The digital world is continuously transforming. Every day, interaction points with businesses are influenced more by digital and less by in-person experiences, deeply impacting the retail industry and the retail experience.
KPMG’s Australian Retail Outlook 2021 report pointed out the growing pressure on retailers to remain relevant in the eyes of the consumer, with businesses with strong digital DNA and e-commerce capabilities being the ones to thrive.
With digitisation comes a lot of opportunities, but also some challenges when it comes to managing increasingly complex digital experiences.
Rise of the DXP era
In recent years more organisations have invested in tools like Digital Experience Platforms (DXPs), which has helped establish digital experiences as the cornerstone to many retailers’ overall digital transformation strategy.
DXPs are the evolution of content management systems into managing a harmonised experience for different types of content across different channels – all powered, personalised and optimised by integrated third party systems, customer data and commerce within one single platform.
Yet, most organisations today blindly invest in data and digital experience management platforms that are adding more complexity and making it more difficult to maintain existing levels of productivity and overhead costs.
More data, more channels, more complexity
While tools like DXPs have become essential and more comprehensive, many have also become too complex, expensive, and inflexible to fit today’s fast changing needs. Monolithic DXP platforms have shown their rigidity in workflow, and proven extremely time and resources consuming in deployment and usage.
Actually, a recent Progress researchshowed that 35% of organisations haven’t implemented a DXP solution because the products available on the market are too complex, expensive and include features that won’t get used but need to be paid for.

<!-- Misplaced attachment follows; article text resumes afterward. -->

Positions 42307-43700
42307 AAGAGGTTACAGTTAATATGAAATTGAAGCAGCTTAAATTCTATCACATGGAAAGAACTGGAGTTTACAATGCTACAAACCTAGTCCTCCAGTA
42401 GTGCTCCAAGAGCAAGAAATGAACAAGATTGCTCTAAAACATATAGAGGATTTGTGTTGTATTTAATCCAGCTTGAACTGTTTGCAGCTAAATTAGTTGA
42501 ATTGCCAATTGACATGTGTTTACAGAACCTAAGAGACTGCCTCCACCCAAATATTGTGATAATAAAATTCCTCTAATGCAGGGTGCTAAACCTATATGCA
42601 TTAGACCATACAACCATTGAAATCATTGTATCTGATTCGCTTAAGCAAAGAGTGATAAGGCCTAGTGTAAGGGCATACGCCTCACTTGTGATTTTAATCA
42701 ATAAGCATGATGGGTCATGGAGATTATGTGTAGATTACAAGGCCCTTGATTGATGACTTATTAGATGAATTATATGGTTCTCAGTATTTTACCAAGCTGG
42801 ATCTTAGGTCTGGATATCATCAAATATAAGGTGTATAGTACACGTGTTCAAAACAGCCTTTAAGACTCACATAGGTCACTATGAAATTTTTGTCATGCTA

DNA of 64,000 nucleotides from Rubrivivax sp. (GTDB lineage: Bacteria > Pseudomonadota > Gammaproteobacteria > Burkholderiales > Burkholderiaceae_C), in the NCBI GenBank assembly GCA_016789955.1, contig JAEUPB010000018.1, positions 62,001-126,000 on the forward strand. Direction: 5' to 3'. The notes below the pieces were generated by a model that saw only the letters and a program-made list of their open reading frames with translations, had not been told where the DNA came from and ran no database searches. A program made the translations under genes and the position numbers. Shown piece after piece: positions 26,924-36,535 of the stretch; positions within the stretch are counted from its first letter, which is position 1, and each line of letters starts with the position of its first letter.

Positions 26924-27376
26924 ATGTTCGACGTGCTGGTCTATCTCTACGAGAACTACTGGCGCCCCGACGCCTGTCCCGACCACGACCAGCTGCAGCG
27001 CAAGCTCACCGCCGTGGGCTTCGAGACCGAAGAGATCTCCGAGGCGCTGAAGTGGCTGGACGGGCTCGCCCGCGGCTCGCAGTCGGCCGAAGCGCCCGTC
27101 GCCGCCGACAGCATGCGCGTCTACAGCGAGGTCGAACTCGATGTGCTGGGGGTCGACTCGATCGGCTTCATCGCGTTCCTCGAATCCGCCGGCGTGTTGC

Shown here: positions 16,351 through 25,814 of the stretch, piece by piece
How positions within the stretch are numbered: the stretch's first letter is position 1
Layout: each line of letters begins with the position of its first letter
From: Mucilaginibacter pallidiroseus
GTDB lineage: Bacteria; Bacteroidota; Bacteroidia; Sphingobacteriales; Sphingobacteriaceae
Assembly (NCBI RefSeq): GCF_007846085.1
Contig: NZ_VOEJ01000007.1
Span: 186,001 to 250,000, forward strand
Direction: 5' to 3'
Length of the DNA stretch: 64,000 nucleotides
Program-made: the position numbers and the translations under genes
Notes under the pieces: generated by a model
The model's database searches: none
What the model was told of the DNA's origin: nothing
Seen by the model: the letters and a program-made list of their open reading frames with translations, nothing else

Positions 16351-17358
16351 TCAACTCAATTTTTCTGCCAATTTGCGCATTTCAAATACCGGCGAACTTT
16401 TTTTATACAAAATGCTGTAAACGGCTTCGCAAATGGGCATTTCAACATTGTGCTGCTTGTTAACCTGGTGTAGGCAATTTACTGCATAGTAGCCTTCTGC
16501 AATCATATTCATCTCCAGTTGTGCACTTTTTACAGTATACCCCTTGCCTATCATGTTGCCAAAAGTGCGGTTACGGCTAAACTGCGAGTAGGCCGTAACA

Many retailers and marketers today struggle to find a solution that lets them do their work efficiently, and apply budget in more needed areas than unnecessary software license and maintenance.
Removing complexity: the A.E.I.O.U principles
No solution or approach is perfect, but there are a few things retailers can watch out for when setting up a modern digital experience strategy and choosing the right DXP to support it.
The Agile programming methodology began to be employed by development teams worldwide in the 2000’s: it was designed to break large software development projects into smaller chunks.
The same methodology can be – and has been applied for business processes such as marketing campaigns. The point is to put processes into place to discover problems early and to have the courage to adjust the plans to changing events and environments.
In the digital realm inefficiency degrades the ability to publish the right content at the right time. Too much irrelevant content is presented – inflexible DXP or CMS systems can be at fault here – and if the content creators don’t have the tools to create and curate content themselves, the message ages past its prime.
Modern content management for digital experience requires tools for business users and marketers to create and curate content autonomously, and intuitively
Modern content management for the delivery of digital experience requires a second layer of flexibility to the traditional content management platforms – tools for developers to extend, integrate, and connect.
It is also important to consider a solution built with integration in mind, providing APIs to connect to 3rd party data sources and facilitating access to frontend and backend operations especially for retailers with legacy systems still in place.
The customer journey requires the availability of the brand everywhere the customer may be, delivered through any device they may be using.
Any modern platform must provide the ability to separate content from presentation, and the application of structured content, allowing flexibility to present the brand’s message through an ever-expanding array of devices.
Often overlooked is the notion that a product should be easy to use – many websites are designed more for search algorithms than for people.
To be effective, a digital experience platform must adapt to the person and the device the person is using, allowing the creation of a seamless experience that can accommodate any customer journey.
Exceptional digital experiences do not happen by accident. Australian retailers that want to grow and stand out in a crowded market have no option but rely on digital experience platforms. To be successful requires significant strategic planning, and investing in technologies that are the right fit for each organisation’s specific needs.
John Yang is vice president for Asia Pacific and Japan at Progress